Computer Crime Research Center


Study Gives States Poor Marks on Cyber Crime

Date: August 14, 2008

As cyber crime and e-commerce continue to boom, most states are failing to keep up with the increasingly sophisticated threats, according to a new study. Consumers could lose confidence in online shopping if attorneys general don't get more aggressive about prosecuting Internet fraud, the report stated.

In 2007, the Federal Trade Commission had 221,226 complaints of Internet fraud, nearly 16,000 more than it received the previous year. The report warns that those figures might understate the problem, given that consumers many times do not know that they have been targeted.

Examining the lists of Internet-related prosecutions brought by state attorneys general found in Cybercrime, the bimonthly newsletter of the National Association of Attorneys General, the report's authors found that the bulk of the cases involved child pornography or the sexual solicitation of minors.

"Many states have established special investigative units or task forces on child predators," they wrote. "Few states have devoted similar investigative resources toward cracking down on Internet fraud."

he issue of online child predators, always a splashy headline, recently got an official endorsement with the announcement from 49 states' attorneys general and MySpace of a joint task force to tackle the problem. Facebook later joined the initiative; Texas is the lone holdout.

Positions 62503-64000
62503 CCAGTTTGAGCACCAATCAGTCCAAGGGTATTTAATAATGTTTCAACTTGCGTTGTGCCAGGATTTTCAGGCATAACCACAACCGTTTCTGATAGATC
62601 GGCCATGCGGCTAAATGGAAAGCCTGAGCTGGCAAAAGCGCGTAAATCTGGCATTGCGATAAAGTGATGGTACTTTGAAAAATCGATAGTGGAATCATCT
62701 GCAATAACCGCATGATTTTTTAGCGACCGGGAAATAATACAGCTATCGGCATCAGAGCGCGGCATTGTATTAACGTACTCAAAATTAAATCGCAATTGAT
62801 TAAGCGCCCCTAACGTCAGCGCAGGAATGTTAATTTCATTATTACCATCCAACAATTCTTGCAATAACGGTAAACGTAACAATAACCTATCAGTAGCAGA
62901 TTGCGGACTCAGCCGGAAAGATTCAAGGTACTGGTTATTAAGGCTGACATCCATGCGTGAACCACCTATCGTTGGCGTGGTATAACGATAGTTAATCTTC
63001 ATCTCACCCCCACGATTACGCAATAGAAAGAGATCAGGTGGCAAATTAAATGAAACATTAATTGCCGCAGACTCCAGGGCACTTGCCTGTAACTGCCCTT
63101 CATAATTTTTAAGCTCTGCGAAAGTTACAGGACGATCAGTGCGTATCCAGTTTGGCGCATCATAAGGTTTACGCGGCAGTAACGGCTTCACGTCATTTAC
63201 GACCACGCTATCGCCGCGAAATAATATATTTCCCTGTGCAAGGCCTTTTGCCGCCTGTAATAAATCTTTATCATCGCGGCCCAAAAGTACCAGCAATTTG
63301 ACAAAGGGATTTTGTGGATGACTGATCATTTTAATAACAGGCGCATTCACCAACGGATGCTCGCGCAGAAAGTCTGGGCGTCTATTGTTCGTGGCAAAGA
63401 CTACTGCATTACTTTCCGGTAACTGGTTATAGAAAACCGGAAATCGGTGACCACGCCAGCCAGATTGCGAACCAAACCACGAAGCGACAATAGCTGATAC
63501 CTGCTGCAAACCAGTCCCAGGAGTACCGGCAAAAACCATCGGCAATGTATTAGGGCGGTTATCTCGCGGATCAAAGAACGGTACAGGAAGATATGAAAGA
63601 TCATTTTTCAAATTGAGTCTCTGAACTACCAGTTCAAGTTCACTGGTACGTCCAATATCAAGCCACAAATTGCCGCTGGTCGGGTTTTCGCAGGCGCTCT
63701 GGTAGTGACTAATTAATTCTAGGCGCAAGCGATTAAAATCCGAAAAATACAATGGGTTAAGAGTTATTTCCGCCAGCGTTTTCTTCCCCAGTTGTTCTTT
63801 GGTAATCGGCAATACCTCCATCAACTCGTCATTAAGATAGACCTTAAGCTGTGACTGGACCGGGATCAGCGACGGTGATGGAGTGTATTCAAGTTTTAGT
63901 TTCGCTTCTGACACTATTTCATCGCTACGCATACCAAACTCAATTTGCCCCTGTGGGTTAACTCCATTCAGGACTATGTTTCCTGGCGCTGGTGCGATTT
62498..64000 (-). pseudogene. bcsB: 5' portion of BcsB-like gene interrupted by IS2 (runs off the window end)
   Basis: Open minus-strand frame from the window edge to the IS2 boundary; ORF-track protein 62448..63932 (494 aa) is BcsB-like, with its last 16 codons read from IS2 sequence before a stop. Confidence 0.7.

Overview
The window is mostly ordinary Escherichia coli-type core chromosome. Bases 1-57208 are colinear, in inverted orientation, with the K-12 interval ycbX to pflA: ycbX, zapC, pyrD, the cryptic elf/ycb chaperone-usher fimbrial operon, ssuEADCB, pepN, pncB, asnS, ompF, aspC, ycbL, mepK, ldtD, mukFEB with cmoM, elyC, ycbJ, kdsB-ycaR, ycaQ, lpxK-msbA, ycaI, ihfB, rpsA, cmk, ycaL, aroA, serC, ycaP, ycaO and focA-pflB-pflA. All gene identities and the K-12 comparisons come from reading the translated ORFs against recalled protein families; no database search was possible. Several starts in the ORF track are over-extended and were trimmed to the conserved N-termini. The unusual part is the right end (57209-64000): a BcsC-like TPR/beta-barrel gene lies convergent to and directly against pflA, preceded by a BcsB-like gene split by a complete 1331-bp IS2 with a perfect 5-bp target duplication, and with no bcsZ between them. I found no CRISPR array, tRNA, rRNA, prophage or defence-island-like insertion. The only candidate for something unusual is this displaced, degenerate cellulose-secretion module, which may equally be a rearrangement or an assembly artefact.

The report (PDF), prepared by the left-leaning think tank Center for American Progress and the policy-reform group Center for Democracy and Technology (CDT), pointed out that a few states stand out for their aggressive stance on cyber crime, such as Washington and New York.

Still, the great majority of states are failing to respond to the new and emerging threats that are unique to the Internet.

"Online consumers are now at risk," Ari Schwartz, COO and vice president at the CDT, said in a statement about the report's findings. "Internet crime costs basically nothing to execute, can be highly lucrative and involves little risk of being caught and punished. We need all 50 state attorneys general focused on this problem."
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